- Potential to Renew the Mandate for Democratic Change
Given past precedent, it seems unlikely that the Maduro regime or the PSUV would permit an opposition candidate to actually take the presidency in 2024. Nevertheless, as the above arguments illustrate, there is still a possibility for unexpected results and surprises within a fundamentally rigged system, as seen in last year’s gubernatorial election for Barinas. Higher turnout than expected in favor of the opposition candidate, for instance, or a surge of demonstrations against the regime along the campaign trail could all act as important indicators that the flame of democracy and civil society has not been extinguished. Furthermore, given the length of time that has elapsed since many of the most prominent opposition figures have campaigned, a strong showing in 2024 could renew the opposition’s challenge to the regime, though the overall coalition will have to wait until legislative elections scheduled for 2025 to fully renew their mandate to govern.
Based on these considerations, this outcome scores a 6 on the probability scale and a 6 on the impact scale. Elections can provide a sorely needed and renewed democratic mandate, which could contribute significantly to Venezuela’s democratic prospects.
- Potential to Generate Momentum ahead of the 2025 Legislative Elections
Perhaps the most consequential argument in favor of treating the 2024 elections seriously is the potential the presidential race has to prepare the opposition for critical elections scheduled the following year. In 2025, rather than a single election viewed as a life-and-death struggle by Maduro himself, Venezuela is scheduled to vote for representatives to the National Assembly as well as local representatives. The number of elections scheduled to take place in 2025 would make it much harder for the regime to effectively manipulate the entire electoral space, and a more unified, energized opposition could capture enough seats to present a genuine challenge to the PSUV’s ability to rule unilaterally. Under this construction, the 2024 presidential race should be viewed less as a potential turning point for Venezuela and more as an exercise in conducting the necessary logistical and strategic activities, such as running primaries and devising an effective messaging campaign, needed to compete seriously in 2025.
Based on these considerations, this outcome scores a 5 on the probability scale and an 8 on the impact scale. It is about an even chance that the 2024 presidential elections generate momentum for the 2025 legislative elections, but if momentum does build, this would have a large impact on Venezuela’s democratic prospects.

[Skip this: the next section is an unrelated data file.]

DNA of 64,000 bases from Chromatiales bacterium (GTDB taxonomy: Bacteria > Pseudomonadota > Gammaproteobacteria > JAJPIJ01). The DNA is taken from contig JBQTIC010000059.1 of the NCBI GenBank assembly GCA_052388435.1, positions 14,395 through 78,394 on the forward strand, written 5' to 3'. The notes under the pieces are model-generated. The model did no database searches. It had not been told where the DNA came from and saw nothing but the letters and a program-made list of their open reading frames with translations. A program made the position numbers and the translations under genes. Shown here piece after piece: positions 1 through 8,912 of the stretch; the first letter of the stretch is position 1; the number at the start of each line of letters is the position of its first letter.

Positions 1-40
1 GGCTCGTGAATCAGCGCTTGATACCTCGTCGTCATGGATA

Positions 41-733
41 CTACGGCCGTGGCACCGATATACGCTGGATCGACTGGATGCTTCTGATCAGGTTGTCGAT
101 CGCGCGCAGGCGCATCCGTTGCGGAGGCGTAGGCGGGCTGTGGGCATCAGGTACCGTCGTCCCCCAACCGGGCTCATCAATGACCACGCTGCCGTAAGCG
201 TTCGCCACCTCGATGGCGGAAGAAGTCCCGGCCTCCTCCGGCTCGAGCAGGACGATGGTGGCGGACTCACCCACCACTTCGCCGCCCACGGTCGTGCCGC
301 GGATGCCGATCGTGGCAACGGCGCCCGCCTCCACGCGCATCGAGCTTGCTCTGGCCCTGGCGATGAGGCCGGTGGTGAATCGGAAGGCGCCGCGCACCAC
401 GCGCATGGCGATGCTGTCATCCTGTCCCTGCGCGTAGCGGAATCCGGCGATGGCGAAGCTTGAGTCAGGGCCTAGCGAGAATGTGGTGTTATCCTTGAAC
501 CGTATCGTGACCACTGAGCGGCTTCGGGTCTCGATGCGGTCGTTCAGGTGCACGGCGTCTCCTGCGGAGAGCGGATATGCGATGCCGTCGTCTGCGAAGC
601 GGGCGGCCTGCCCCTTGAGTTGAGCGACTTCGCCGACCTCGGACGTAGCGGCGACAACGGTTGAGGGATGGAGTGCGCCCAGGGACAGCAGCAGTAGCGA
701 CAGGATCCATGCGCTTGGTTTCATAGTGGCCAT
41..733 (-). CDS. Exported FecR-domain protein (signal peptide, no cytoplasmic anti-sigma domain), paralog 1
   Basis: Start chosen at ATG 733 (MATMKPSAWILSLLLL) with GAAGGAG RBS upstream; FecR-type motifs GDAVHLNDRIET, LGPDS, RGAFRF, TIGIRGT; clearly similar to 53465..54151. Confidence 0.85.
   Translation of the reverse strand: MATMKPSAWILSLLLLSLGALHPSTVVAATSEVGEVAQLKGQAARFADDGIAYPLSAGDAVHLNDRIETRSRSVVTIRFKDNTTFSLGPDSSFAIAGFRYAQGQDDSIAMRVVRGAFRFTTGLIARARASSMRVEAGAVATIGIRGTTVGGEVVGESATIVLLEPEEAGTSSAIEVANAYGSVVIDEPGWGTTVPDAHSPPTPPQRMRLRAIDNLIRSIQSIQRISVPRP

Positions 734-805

- Ongoing Humanitarian Crisis
It is impossible to separate the challenges to democratic transition in Venezuela from the dire humanitarian crisis that has engulfed the country. Claims by the Maduro regime to have slowed or reversed the spiraling economic situation notwithstanding, in practice, millions of Venezuelans remain without access to basic services and economic opportunities and are suffering from crime and predatory state institutions. A 2020 World Food Programme report estimated that nearly one in three Venezuelans suffer from food insecurity, while more than three-fourths of the population live below the UN baseline for extreme poverty. The Covid-19 pandemic has exacerbated these factors, overlaying them with a persistent public health crisis straining already decrepit infrastructure. Under such conditions of dire humanitarian need, even substantial improvements in terms of opposition unity or messaging may not suffice to bring out the vote in 2024 or renew enthusiasm for political change. The humanitarian crisis has also incentivized many to flee the country, further complicating any efforts to meaningfully advance out-of-country voting efforts. Furthermore, the inability to bring meaningful relief may reflect poorly on the Venezuelan opposition given its perceived access to and ability to mobilize frozen assets.
Based on these considerations, this outcome scores a 9 on the probability scale and an 8 on the impact scale. The complex humanitarian emergency in Venezuela will not disappear anytime soon, especially as Maduro continues in power, and it will continue to exert a negative impact on Venezuela’s democratic prospects.
- Captured Electoral Institutions